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The pineal gland (also called the epiphysis cerebri) is a small, pinecone-shaped neuroendocrine organ in the diencephalon region of the brain (the part of the brain just above the brainstem).
The main function of the pineal gland is the regulation of the circadian rhythm (thus directing the sleep-wake cycle) by secretion of the hormone melatonin.
This article will explore the anatomy of the pineal gland, its vascular supply and its function.
The pineal gland is found in the epithalamus (part of the diencephalon) and is approximately the size of a grain of rice.1
It is found between the two cerebral hemispheres, projecting from the posterior wall of the third ventricle. The pineal gland lies between the two superior colliculi (midbrain structures that play an important role in the visual pathway) and beneath the splenium of the corpus callosum.1
The location of the pineal gland within the brain is shown in Figure 1.
The pineal stalk connects the pineal gland to the rest of the brain. The pineal stalk is divided into the superior lamina and inferior lamina. Part of the third ventricle extends posteriorly into the small space between the two laminae of the pineal stalk, called the pineal recess.2
The pineal gland is a circumventricular organ, meaning that the capillaries within the pineal gland are highly permeable with no blood-brain barrier.3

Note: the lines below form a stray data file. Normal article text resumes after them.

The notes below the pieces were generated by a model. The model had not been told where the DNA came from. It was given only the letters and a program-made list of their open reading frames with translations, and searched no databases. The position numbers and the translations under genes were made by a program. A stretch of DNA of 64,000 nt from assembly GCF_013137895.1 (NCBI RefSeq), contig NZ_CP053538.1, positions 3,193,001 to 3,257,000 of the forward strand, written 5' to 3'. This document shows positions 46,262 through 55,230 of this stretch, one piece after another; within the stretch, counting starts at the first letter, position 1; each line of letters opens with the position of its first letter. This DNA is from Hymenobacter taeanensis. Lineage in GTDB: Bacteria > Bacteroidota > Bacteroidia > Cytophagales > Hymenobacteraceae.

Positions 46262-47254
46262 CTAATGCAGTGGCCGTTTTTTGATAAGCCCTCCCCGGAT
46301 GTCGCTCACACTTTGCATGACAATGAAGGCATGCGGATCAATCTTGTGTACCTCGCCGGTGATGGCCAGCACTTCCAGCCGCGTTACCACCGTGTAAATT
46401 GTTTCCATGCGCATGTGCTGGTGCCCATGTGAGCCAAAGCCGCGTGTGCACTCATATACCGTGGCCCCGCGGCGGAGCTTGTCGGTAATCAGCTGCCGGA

With increasing age, the pineal gland can become calcified, and a calcified pineal gland may be visible on a skull X-ray.4
The main cell type in the pineal gland is the pinealocyte, a neuron-like cell type that secretes the hormone melatonin into the highly permeable capillaries within the pineal gland. Pinealocytes are arranged into lobules by connective tissue septa.
The pineal gland also contains other cells such as interstitial cells and perivascular phagocytes.
The gland is surrounded by a capsule of pia mater.1
The pineal gland has a rich blood supply, with only the kidney receiving a greater blood supply relative to its mass.5
The main blood supply is from the posterior choroidal arteries (branches of the posterior cerebral arteries).6
The venous drainage of the pineal gland is to the cerebral vein of Galen, via the lateral pineal veins.6
The main function of the pineal gland is the regulation of the sleep-wake cycle through the production of the hormone melatonin (a serotonin-derived hormone).
The blood concentration of melatonin rises at night and falls in the day, as seen in Figure 2.7
This day-night pattern is directed by light stimulating the retina. Information about the amount of light stimulating the retina is communicated to the pineal gland through the retinohypothalamic tract (via the suprachiasmatic nucleus of the hypothalamus, paraventricular nucleus of the hypothalamus and the intermediolateral nucleus of the spinal cord).7
This feature of the pineal gland led to its historical name of the ‘third eye’.
It has also been found that melatonin plays an important role in the reproductive behaviour of animals that are seasonal breeders.8 It has further been suggested that melatonin may play a role in the regulation of puberty in humans, although this idea is currently not well established and requires further investigation.9,10